Korean Remake of India’s ‘Drishyam’ Franchise Set at Panorama, Anthology

Korea’s Anthology Studios and India’s Panorama Studios have partnered for the remake of the Drishyam franchise in Korea.

Panorama Studios is backed by producer Kumar Mangat Pathak, while Anthology Studios is founded by former Warner Bros. local Korean production head, Choi Jae-won (aka Jay Choi), “Parasite” actor Song Kang-ho and acclaimed director Kim Jee-woon. The trio previously worked together on 2016 film “The Age of Shadows.” Anthology’s “Cobweb,” directed by Kim, produced by Choi and starring Song, is premiering out of competition at the Cannes Film Festival on May 25.

The two studios will join hands for the Korean remake of the Drishyam franchise. The announcement was made at the India Pavilion in Cannes on Sunday by the two studios with Pathak and Choi present.

Written and directed by Jeetu Joseph, the Malayalam-language “Drishyam” (2013) was headlined by superstar Mohanlal. It followed a cable TV operator whose simple world splinters after an accidental death involving his family, and his desperate measures to shield them from the law. The massive success of the film spawned hit remakes in several languages – in Kannada as “Drishya” (2014), starring Ravichandran, in Telugu as “Drushyam” (2014), starring Venkatesh, in Tamil as “Papanasam” (2015), starring Kamal Haasan, in Hindi as “Drishyam” (2015), starring Ajay Devgn and in Sinhala as “Dharmayuddhaya” (2017), starring Jackson Anthony. A Chinese remake “Sheep Without a Shepherd” (2019), starring Xiao Yang, grossed $199 million.

The Malayalam-language “Drishyam 2” was completed during the pandemic and had a direct-to-streaming release on Prime Video in 2021, followed by the Telugu-language “Drushya 2,” also on the service. The Kannada-language “Drishya 2” had a theatrical release the same year. The Hindi-language “Drishyam 2” was one of the biggest Bollywood hits of 2022, grossing $45 million worldwide.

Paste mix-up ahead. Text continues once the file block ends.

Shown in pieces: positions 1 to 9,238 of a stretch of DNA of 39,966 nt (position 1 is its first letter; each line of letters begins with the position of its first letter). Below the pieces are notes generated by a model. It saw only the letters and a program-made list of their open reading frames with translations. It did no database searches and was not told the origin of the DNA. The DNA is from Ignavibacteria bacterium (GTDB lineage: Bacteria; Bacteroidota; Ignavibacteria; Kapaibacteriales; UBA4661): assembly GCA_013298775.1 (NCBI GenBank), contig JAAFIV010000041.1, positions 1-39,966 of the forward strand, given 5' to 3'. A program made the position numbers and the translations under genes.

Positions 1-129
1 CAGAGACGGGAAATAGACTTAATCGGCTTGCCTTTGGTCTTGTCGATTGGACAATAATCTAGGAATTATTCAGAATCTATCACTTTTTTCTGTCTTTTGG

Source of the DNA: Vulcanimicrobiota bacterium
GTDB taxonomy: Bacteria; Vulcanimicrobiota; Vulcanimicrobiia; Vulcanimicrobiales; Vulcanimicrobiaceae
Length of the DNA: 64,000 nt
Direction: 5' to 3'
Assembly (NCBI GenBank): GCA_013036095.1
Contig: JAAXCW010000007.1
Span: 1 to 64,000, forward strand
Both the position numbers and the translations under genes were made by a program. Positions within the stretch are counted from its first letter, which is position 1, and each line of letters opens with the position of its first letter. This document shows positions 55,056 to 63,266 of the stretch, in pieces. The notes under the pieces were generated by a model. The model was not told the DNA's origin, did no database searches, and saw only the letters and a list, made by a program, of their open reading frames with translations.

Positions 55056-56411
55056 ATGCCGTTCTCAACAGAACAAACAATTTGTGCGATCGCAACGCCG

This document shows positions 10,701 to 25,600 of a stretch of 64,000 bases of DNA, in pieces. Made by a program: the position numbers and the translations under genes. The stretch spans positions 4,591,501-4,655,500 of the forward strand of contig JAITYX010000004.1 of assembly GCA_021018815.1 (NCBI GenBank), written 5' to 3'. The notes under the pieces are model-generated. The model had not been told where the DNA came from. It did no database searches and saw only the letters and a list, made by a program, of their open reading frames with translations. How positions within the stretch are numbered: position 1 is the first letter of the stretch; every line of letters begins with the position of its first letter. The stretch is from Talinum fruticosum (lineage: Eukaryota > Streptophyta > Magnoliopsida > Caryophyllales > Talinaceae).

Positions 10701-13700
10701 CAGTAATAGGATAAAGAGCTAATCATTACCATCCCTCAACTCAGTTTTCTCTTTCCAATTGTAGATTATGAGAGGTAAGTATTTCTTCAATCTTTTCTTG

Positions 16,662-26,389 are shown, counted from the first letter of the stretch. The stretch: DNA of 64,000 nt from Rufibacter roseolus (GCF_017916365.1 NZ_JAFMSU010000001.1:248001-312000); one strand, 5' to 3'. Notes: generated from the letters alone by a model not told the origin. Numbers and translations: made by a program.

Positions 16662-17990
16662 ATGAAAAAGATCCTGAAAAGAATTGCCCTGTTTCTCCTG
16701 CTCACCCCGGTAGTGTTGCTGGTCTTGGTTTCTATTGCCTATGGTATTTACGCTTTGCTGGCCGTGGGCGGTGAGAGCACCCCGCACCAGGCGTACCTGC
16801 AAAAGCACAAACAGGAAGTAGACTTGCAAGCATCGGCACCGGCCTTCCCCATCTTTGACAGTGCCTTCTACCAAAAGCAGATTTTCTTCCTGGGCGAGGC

Panorama Studios has bought all foreign-language remake rights of the Malayalam film. Jack Nguyen, formerly with Warner Bros., will serve as an executive producer on the Drishyam franchise remakes. Nguyen previously worked with Pathak on the Warner Bros.-Panorama Studios production “Atithi Tum Kab Jaoge?” (2010).

While Korean films are routinely remade in India, with recent examples including “Oh! Baby,” a remake of “Miss Granny,” “Dhamaka” (“Terror Live”) and “Radhe” (“The Outlaws”), this is believed to be the first time an Indian film is being remade in Korea.

Pathak said: “I’m excited that the Drishyam franchise is being made in Korean. All these years, we have been inspired by Korean fare, now they have found a muse in one of our films. What can be a bigger achievement for the Indian film fraternity? This is the beginning of a valuable cultural exchange between both countries and their film industries.”

Choi added: “The remake has greater significance as the first major co-production between Korea and India. Through our partnership, we will be able to bring the best of both Indian and Korean cinema and make a meaningful remake that is as excellent as the original.”

Nguyen said: “I have history with and the utmost respect for these highly-regarded producers, so it was a natural fit for me to bring them together to collaborate on a great story in ‘Drishyam.’ I’m excited to help them make history with this first-of-its-kind Indian-Korean co-production.”

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